The present library building was opened on 15 August 1968 by Prime Minister John Gorton. The building was designed by the architectural firm of Bunning and Madden in the Late Twentieth Century Stripped Classical style; the foyer is decorated in marble, with stained-glass windows by Leonard French and three tapestries by Mathieu Matégot. The building was listed on the Australian Commonwealth Heritage List on 22 June 2004. In 2012–13 the Library collection comprised 6,496,772 items, with an estimated additional 2,325,900 items held in the manuscripts collection; the Library's collections of Australiana have developed into the nation's single most important resource of materials recording the Australian cultural heritage. Australian writers and illustrators are sought and well represented—whether published in Australia or overseas; the Library's collection includes all formats of material, from books, journals and manuscripts to pictures, maps, oral history recordings, manuscript papers and ephemera.
92.1% of the Library's collection has been catalogued and is discoverable through the online catalogue. The Library has digitized over 174,000 items from its collection and, where possible, delivers these directly across the Internet; the Library is a world leader in digital preservation techniques, maintains an Internet-accessible archive of selected Australian websites called the Pandora Archive. The Library collects material produced by Australians, for Australians or about the Australian experience in all formats—not just printed works—books, newspapers, posters and printed ephemera—but online publications and unpublished material such as manuscripts and oral histories. A core Australiana collection is that of John A. Ferguson; the Library has particular collection strengths in the performing arts, including dance. The Library's considerable collections of general overseas and rare book materials, as well as world-class Asian and Pacific collections which augment the Australiana collections.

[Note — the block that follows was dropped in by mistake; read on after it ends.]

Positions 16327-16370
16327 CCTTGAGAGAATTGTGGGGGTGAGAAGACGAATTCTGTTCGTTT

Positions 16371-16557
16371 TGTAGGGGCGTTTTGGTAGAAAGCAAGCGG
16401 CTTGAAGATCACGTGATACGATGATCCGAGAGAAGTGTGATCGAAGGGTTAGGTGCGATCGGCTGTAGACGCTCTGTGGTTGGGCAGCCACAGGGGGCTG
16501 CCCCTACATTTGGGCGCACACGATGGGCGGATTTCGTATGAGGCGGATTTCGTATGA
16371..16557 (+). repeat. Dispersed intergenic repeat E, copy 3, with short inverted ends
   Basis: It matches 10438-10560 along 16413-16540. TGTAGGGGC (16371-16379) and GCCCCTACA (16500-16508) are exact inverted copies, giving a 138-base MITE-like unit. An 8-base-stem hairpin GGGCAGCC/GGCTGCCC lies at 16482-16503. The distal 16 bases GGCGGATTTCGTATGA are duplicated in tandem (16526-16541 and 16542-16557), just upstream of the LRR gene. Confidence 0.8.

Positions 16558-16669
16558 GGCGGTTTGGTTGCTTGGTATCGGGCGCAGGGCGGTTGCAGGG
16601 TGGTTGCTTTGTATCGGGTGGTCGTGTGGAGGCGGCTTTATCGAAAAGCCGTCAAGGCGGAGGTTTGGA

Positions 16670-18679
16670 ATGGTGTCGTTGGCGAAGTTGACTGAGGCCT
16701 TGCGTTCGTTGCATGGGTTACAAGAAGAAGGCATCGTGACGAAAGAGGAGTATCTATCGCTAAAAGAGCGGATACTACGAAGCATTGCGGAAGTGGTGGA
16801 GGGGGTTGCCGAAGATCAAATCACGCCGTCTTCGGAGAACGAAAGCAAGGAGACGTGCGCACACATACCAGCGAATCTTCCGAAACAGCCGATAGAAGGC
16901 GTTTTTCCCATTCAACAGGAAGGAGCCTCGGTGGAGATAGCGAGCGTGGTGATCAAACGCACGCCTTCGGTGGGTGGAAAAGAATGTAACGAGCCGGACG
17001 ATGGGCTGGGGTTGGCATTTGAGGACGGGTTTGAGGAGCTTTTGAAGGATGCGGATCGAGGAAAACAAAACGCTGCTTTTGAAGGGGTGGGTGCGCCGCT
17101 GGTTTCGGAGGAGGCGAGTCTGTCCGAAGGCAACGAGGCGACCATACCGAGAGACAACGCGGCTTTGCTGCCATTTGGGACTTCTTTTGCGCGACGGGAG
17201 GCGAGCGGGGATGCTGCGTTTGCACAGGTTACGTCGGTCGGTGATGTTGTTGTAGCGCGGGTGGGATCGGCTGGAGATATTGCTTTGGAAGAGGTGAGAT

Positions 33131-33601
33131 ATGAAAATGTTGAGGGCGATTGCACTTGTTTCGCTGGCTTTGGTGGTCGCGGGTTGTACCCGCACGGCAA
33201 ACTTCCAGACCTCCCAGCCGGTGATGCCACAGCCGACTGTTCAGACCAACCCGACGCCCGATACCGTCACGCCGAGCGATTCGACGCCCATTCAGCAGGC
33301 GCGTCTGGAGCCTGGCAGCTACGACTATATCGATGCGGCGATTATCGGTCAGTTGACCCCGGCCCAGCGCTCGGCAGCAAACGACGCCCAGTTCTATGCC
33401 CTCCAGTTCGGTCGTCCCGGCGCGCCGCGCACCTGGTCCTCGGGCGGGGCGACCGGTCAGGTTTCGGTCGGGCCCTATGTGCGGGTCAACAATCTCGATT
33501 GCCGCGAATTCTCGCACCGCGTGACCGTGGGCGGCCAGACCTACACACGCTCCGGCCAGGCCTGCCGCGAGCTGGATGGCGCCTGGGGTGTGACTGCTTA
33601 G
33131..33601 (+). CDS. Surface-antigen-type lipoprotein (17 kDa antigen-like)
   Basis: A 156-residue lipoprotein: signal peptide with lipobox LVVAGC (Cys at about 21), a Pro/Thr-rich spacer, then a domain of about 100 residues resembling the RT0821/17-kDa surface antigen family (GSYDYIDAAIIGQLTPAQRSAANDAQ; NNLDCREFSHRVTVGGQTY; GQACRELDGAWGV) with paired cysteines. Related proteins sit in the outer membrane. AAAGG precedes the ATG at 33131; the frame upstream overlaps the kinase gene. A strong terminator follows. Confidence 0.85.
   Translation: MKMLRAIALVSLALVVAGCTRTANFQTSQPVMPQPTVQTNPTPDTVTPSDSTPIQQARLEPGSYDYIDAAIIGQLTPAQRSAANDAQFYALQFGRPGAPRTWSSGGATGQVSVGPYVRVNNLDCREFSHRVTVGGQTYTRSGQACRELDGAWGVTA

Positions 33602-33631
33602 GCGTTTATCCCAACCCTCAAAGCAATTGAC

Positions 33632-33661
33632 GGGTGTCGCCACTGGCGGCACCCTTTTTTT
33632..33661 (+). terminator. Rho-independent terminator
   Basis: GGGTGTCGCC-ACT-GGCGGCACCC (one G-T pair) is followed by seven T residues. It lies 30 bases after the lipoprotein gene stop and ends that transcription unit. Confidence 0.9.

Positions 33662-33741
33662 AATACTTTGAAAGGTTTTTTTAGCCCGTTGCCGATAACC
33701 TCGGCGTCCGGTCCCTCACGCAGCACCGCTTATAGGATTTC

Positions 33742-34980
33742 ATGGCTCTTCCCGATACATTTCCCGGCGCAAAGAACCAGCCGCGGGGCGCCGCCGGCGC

The print collections are further supported by extensive microform holdings. The Library maintains the National Reserve Braille Collection; the Library houses the largest and most developing research resource on Asia in Australia, the largest Asian language collections in the Southern hemisphere, with over half a million volumes in the collection, as well as extensive online and electronic resources. The Library collects resources about all Asian countries in Western languages extensively, resources in the following Asian languages: Burmese, Persian, Japanese, Korean, Manchu, Thai and Vietnamese; the Library has acquired a number of important Western and Asian language scholarly collections from researchers and bibliophiles. These collections include: Australian Buddhist Library Collection Braga Collection Claasz Collection Coedes Collection London Missionary Society Collection Luce Collection McLaren-Human Collection Otley Beyer Collection Sakakibara Collection Sang Ye Collection Simon Collection Harold S. Williams Collection The Asian Collections are searchable via the National Library's catalogue.